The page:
For years auto companies have been working to make cars safer for those inside their vehicle. Advancements in airbags, endless crash tests and careful car remodeling to minimize impact have all worked to keep those driving around safe, no matter what hits them. But what about those people taking an afternoon run on the road or venturing out in to crosswalks? Those people weren’t much of a concern to automakers. Until now, that is.
For select 2015 models, Ford will be implementing a new technology that aids drivers in avoiding collisions with the front of the vehicle. Back-up cameras have become common in recent years, but frontal detection is a newer part of the market. In addition to detecting other vehicles or large objects, however, Ford’s new technology can also distinguish a pedestrian who may be in danger of being hit. This not only further protects those inside the vehicle, but also those who may be in the vehicle’s path.
This detection is done through a radar on the front bumper and a specialized camera that is mounted on the front windshield. These two instruments work together to make out shapes that resemble pedestrians, rather than the typical things you may see near the road while driving. Once the system has determined that the driver may be in danger of hitting a pedestrian, both audio and visual alerts will notify the driver of the danger. If there is no response to these warnings, the vehicle will then improve it’s brake responsiveness. If there is still no move to brake from the driver, the vehicle will then apply the brakes automatically, reducing the speed of the vehicle, if nothing else.
The hope is that this technology will eventually greatly reduce the 5,000 pedestrian deaths and more than 60,000 pedestrian injuries reported by the National Highway Traffic Safety Administration each year. If anything, this technology should reduce the severity of injuries garnered by pedestrians hit by vehicles.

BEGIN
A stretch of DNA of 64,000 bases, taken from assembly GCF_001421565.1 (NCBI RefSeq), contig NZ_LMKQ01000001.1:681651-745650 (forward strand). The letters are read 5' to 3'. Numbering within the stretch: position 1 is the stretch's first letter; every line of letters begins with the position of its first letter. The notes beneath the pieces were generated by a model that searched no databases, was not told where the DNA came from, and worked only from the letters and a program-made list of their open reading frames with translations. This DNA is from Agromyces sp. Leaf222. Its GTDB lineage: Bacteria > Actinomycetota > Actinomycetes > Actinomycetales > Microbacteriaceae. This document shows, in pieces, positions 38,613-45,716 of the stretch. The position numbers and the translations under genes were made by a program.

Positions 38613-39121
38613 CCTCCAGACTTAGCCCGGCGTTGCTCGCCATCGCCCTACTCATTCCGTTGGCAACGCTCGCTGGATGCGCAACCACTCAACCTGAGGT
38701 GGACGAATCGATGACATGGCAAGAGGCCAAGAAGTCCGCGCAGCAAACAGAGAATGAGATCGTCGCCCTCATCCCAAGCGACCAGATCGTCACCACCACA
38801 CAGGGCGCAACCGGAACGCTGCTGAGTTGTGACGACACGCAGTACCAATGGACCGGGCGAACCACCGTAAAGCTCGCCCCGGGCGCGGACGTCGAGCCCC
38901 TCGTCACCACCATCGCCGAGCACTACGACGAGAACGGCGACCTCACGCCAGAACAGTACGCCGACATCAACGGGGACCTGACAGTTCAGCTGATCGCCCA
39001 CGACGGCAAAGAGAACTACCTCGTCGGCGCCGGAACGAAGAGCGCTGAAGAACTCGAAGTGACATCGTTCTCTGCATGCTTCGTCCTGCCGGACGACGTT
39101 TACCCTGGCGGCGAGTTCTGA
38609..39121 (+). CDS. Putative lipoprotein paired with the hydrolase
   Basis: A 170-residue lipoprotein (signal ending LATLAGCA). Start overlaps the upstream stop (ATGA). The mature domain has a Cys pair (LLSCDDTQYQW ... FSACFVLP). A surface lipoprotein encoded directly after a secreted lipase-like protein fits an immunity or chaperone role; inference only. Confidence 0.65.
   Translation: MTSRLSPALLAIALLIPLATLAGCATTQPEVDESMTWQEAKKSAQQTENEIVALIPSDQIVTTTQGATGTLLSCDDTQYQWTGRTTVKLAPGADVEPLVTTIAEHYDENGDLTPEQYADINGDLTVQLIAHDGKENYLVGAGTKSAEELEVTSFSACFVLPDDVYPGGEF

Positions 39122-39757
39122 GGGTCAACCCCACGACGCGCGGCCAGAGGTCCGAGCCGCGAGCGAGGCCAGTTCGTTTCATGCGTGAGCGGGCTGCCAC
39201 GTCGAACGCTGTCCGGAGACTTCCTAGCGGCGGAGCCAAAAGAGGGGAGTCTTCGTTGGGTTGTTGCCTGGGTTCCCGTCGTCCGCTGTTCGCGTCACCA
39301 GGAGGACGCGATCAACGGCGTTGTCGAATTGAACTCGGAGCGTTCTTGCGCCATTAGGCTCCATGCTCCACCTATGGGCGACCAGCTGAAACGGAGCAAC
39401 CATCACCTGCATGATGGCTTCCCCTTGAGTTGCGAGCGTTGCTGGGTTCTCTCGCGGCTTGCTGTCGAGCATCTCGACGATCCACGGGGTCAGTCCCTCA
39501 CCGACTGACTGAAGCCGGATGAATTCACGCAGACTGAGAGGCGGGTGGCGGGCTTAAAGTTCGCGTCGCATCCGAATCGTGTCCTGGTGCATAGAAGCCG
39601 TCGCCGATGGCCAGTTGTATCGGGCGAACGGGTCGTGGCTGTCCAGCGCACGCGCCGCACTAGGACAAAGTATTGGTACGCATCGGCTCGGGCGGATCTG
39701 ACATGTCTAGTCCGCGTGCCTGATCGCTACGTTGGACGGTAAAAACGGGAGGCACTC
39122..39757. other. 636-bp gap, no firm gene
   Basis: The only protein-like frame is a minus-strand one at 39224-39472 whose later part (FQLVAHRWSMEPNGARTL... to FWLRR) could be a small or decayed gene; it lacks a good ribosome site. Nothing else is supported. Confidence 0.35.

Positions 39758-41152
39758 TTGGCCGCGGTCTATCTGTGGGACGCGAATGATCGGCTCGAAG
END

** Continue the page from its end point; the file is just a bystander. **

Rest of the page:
Because this is a fairly new development, this new addition does have its limitations. Obviously, it is harder for the devices to detect pedestrians during certain weather conditions, such as rain or snow. The system best works during the day in clear conditions, meaning its detecting capabilities aren’t as sharp at night. As the technology progresses, the system will likely improve to better detect pedestrians at night and in odd lighting situations.
Driving technologies have been slowly piling up over recent years. New features help drivers stay in their lane, assist with blind spots, automatic braking, and even self-parallel parking. As the focus of this technology shifts from convenience to safety, we can expect an increase of features that prevent accidents and keep everyone involved unharmed, both inside the vehicle and out.
Writen by Chad VanNess of Fulton Ford, a Ford Dealership that carries the best line of Ford trucks and cars for sale Columbia MO has to offer, as well as a great selection of used cars and trucks.